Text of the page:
The study, published inFood Science & Nutrition Research,compared the antifungal and antibacterial properties of four different black seed oil compositions to better understand the ingredient’s range of antimicrobial activity. The compositions varied in percentage of thymoquinone (TQ) and free fatty acid content (FFA):
- 3% TQ, 2% FFA;
- 3% TQ, 10% FFA;
- 0.5% TQ, 2% FFA;
- 0.5% TQ, 10% FFA.
The researchers concluded, based on these results, that cold-pressed black seed oil standardized to 3% TQ with low FFA could be a safe option for regulating growth of microorganisms on the skin, and to potentially assist in balancing the skin and gut microbiome.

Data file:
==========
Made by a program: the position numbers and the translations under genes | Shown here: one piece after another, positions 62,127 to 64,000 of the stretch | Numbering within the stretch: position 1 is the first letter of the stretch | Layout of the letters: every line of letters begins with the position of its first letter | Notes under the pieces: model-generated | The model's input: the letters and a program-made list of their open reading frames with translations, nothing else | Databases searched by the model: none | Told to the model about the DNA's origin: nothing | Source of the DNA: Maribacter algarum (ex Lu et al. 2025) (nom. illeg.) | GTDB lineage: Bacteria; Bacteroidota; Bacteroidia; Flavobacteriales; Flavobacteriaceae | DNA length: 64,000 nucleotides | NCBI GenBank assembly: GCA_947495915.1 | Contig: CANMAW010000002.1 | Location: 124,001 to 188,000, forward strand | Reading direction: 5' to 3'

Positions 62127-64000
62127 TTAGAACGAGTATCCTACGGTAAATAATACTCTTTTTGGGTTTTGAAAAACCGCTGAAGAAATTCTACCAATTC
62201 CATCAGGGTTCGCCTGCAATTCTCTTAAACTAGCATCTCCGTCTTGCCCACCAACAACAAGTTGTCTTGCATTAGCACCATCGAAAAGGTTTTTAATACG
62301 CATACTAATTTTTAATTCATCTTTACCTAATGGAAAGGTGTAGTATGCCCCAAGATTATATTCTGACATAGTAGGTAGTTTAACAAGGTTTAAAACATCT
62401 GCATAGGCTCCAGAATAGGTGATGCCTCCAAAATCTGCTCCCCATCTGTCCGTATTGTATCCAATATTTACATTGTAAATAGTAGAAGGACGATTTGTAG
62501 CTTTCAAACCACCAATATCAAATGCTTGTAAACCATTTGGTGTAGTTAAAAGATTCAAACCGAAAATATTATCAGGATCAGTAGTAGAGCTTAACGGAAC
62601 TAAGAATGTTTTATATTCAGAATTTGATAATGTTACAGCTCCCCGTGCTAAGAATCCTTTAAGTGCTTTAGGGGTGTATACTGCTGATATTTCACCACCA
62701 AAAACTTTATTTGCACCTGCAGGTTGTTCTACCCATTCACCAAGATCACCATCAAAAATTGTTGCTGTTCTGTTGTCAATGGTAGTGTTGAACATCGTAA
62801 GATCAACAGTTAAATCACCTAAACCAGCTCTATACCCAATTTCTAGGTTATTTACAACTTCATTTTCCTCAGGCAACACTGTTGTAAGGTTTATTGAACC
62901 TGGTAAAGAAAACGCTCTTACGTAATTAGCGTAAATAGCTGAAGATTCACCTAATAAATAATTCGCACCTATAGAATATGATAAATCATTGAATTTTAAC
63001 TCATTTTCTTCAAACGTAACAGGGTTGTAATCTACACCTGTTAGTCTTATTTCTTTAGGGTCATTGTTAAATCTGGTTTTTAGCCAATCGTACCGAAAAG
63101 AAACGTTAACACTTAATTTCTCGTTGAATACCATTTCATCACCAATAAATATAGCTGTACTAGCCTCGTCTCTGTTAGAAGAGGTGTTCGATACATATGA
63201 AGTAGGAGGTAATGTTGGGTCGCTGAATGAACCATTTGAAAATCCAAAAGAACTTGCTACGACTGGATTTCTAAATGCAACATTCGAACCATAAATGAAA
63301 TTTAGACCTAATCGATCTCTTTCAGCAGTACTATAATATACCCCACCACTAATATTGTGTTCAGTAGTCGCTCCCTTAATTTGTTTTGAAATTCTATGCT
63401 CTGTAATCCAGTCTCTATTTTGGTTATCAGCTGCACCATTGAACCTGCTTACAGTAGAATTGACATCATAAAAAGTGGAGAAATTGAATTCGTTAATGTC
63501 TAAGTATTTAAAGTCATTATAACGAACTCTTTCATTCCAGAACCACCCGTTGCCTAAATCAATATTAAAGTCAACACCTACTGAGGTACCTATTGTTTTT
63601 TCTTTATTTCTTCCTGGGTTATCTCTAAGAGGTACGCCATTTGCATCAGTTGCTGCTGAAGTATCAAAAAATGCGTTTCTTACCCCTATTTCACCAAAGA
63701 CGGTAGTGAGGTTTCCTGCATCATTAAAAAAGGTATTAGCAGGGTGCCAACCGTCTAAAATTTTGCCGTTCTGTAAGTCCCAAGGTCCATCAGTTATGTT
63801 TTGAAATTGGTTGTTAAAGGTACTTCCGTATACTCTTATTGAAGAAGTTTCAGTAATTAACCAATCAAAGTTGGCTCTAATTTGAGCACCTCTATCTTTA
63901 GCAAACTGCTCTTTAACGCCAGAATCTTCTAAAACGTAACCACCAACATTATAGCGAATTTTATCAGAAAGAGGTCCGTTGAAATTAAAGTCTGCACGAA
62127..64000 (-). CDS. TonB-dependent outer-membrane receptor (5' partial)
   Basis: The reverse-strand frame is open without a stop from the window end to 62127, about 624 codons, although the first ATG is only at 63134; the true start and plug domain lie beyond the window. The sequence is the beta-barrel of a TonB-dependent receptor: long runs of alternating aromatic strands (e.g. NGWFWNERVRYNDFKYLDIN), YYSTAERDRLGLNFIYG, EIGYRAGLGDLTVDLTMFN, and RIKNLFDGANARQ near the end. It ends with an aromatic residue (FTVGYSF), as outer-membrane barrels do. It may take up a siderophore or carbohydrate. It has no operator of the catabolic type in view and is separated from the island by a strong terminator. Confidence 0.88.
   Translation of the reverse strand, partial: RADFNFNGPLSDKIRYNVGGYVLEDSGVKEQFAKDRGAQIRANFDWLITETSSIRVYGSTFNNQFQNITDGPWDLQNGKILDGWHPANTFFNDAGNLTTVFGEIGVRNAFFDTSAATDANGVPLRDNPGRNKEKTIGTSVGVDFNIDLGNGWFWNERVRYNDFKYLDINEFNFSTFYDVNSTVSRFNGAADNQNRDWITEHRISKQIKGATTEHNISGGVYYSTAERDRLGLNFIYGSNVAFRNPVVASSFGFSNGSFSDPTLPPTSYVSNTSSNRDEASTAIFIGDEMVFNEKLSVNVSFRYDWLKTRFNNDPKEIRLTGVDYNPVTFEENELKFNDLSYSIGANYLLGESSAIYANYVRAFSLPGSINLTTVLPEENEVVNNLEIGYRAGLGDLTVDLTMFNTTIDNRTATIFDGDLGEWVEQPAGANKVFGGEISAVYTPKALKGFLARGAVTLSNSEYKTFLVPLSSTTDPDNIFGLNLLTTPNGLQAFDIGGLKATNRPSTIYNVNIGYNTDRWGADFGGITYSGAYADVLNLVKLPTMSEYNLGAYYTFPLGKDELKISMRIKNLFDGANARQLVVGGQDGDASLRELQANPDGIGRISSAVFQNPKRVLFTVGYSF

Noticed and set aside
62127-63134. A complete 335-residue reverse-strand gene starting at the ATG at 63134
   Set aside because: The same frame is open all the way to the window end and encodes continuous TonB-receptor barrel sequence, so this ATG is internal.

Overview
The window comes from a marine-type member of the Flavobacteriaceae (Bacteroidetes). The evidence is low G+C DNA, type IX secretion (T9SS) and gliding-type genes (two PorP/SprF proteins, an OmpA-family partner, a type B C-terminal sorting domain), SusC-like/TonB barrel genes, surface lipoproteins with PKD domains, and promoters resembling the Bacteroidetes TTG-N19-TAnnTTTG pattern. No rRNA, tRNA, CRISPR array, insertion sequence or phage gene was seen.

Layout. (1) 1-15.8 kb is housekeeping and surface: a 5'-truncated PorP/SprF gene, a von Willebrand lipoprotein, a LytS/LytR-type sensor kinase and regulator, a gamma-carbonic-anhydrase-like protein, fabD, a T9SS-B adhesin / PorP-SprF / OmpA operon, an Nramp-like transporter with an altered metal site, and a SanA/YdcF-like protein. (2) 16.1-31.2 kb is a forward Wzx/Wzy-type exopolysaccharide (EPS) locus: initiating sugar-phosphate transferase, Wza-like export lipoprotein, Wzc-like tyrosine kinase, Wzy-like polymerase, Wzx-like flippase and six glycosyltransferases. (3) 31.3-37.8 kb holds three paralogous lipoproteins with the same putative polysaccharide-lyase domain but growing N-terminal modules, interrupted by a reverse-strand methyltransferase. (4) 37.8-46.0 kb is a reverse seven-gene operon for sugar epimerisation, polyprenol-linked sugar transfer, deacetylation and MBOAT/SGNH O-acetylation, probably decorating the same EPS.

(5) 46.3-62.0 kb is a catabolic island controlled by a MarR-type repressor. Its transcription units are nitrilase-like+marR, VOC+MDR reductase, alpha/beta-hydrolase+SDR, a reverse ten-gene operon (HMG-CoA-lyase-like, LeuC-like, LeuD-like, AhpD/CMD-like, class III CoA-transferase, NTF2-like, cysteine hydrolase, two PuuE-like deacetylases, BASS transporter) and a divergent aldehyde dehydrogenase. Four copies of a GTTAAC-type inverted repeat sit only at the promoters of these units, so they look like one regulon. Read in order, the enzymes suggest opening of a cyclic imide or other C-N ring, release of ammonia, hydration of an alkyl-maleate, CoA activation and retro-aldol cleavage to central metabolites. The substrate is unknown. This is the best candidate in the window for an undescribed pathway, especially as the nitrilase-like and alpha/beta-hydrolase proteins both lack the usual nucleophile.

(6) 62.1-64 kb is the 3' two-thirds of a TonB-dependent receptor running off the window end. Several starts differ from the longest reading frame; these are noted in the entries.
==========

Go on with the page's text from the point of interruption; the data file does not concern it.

Related: Study Examines Effects of Black Seed Oil + D3 on Stem Cells The Natural View: The Story Behind Keratin with a Focus on Keragen Tomato Extract Shown to Protect Skin from Oxidative Stress in New Study“Detailed research into black seed oil compositions for skin health is still new and we are proud to be able to spearhead efforts to better understand how thymoquinone benefits different aspects of our skin,” said Dr. Liki von Oppen-Bezalel, Ph.D., TriNutra’s business development director and a contributor to the study. “Regulating growth ofS. aureus, C. albicansandM. furfurwith the unique composition of black seed oil with 3% thymoquinone and low free fatty acid will play an important and long-term role in maintaining skin homeostasis. No need to settle for less when ingredients like ThymoQuin and B’utyQuin already meet the qualifications needed for both ‘beauty from within’ and cosmetic applications.”